If you have coeliac disease, then chances are you’ve had more than one conversation with loved ones about some of the symptoms that accompany this autoimmune disease. You might have said a little too much to Uncle Bill at your last family get together, about your body’s inability to decide if it wants to be constipated or have diarrhea after eating gluten by mistake. Did you really compare the size of your bloated stomach with Aunt Betty’s pregnant belly?
Lynelle had no symptoms at all before she was diagnosed with coeliac disease.
In all seriousness though, the debilitating symptoms of a poorly functioning gastrointestinal system can have a huge impact on your life. But, what if you had coeliac disease and you didn’t have any symptoms at all? For Lynelle King, this was the case. She didn’t recognise that she had any symptoms, and it was only at the urging of her sister, who was diagnosed with coeliac disease in early 2013 that she went to get herself tested.
“Early in 2013 my sister emailed all of our family after getting a positive blood test for coeliac disease and suggested to all of us to get tested. I was an ignorant mid 20 year old and didn't believe I would have it. It wasn't until the end of 2015 that I decided I had better listen to my sister and had a chat to my doctor and yep I got a positive blood test for coeliac disease too. As the blood test is not 100% and that I didn't have any symptoms I felt it best to do the biopsy test which confirmed for me that I was indeed a coeliac.”
Coeliac disease is a hereditary disease that runs in families.
According to Coeliac Australia, first degree relatives of someone with coeliac disease have a 10% greater chance of also being affected, so family screening is really important. Just like Lynelle, family members might not even realise that they are unwell, especially when they have been dealing with mild symptoms for a very long time, they may have normalised the little niggles assuming it is just life. However, after diagnosis these ‘silent’ coeliacs can usually use hindsight to identify how they were being affected. For Lynelle, she noticed that she did start to feel differently. “…As time went on I started to feel like I had more energy and less sluggish.”
A gluten free diet can be challenging, especially in a mixed household.
Needless to say, the benefit of diagnosis is that treatment can begin, the healing can start and quality of life will improve, but as anyone who follows a strict gluten free diet knows, there are some challenges to overcome – there’s a good reason why #coeliaclifesytle is used so often! Lynelle’s transition to a gluten free diet also had its difficult moments. “At first all I ate was foods that were naturally gluten free as I was not sure what was safe for me to eat. Only a few months in I met a beautiful lady who is also coeliac and had been since a child. We have become great friends and she helped teach me what I could and couldn't eat, also helping expand my gluten free cooking knowledge.”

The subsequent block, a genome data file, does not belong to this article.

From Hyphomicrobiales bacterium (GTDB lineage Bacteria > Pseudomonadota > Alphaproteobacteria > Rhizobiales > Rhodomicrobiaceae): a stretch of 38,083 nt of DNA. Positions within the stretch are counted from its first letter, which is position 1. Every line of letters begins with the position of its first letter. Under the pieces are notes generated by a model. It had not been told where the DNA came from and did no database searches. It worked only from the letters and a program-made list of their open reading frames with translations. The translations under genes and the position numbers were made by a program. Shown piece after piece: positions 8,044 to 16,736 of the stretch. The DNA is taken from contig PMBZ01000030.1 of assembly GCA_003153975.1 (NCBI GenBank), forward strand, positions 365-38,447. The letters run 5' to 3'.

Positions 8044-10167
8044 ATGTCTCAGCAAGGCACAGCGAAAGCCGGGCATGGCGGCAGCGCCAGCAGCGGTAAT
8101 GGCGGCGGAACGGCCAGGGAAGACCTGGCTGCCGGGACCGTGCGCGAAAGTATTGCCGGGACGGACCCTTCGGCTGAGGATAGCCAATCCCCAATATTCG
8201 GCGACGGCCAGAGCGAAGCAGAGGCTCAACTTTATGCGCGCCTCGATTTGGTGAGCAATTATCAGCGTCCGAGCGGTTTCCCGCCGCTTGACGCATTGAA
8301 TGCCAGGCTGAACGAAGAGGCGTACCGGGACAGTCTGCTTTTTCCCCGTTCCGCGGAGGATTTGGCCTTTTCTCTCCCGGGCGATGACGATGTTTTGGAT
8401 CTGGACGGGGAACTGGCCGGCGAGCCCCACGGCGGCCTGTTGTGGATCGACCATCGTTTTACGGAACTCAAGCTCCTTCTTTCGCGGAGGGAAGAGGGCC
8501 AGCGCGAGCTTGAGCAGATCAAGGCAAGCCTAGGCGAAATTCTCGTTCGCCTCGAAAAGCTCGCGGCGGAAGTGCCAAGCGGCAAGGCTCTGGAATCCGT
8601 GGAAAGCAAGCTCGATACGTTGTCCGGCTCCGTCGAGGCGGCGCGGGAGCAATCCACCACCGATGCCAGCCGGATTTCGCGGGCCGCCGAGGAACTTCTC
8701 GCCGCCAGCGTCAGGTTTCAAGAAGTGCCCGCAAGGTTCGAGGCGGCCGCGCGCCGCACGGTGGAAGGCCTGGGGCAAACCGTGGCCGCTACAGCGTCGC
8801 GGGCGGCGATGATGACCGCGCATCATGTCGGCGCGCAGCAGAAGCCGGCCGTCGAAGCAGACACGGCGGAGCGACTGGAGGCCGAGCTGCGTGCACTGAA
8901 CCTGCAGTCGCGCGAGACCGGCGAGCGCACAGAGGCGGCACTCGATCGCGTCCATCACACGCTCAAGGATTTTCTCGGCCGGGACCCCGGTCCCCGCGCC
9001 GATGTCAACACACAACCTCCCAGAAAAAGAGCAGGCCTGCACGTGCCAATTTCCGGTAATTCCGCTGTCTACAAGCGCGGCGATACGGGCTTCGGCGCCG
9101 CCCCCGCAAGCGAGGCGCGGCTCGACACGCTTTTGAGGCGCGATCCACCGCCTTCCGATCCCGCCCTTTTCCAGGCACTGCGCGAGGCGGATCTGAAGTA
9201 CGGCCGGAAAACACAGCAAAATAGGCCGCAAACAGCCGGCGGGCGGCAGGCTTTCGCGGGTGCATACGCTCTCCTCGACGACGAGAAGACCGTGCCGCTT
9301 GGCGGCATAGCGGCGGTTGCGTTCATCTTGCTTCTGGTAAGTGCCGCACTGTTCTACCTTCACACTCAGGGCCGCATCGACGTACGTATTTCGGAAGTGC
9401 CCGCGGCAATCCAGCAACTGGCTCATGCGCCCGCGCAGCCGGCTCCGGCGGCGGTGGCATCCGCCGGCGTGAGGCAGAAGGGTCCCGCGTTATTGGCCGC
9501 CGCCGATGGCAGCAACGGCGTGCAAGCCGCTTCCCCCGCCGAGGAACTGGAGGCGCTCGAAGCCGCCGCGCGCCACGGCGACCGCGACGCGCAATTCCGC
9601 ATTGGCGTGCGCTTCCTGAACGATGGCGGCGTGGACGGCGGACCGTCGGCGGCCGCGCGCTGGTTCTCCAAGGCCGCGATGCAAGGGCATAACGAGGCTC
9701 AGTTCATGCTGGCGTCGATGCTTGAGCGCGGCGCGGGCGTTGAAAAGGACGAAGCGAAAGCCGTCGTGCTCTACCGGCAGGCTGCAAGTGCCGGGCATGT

These days Lynelle, who does most of the home cooking, says she mostly makes gluten free food for her family. However, she does allow some gluten into the house. “I allow gluten wraps and weet-bix to be consumed on a daily basis and on occasion I will buy gluten bread rolls for my family when burgers are on the menu.” This compromise allows her to keep her cooking environment safe and uncontaminated while also still allowing her non-coeliac family to enjoy gluten containing foods.
When it comes to eating out, Lynelle’s concerns echo those of many coeliacs.
Lynelle says that more understanding by the wider community is needed. “I wish it was understood by everyone that it is not a choice and it is a serious illness that makes many coeliac's very sick at any contamination with gluten. It's not something we make up to be difficult. It would be nice to have a clear definition of yes, this restaurant or cafe are aware and are doing what they can to be coeliac safe, or if they can't guarantee the safety then just say no we do not offer gluten free food. Don't half heartedly do it as that can make us sick.”
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This piece is one in a new series of interview articles that we will be showcasing in the coming months to raise awareness of coeliac disease and support the coeliac community. Would you like to share your coeliac story? Send us a message via the contact us page to let us know you are interested.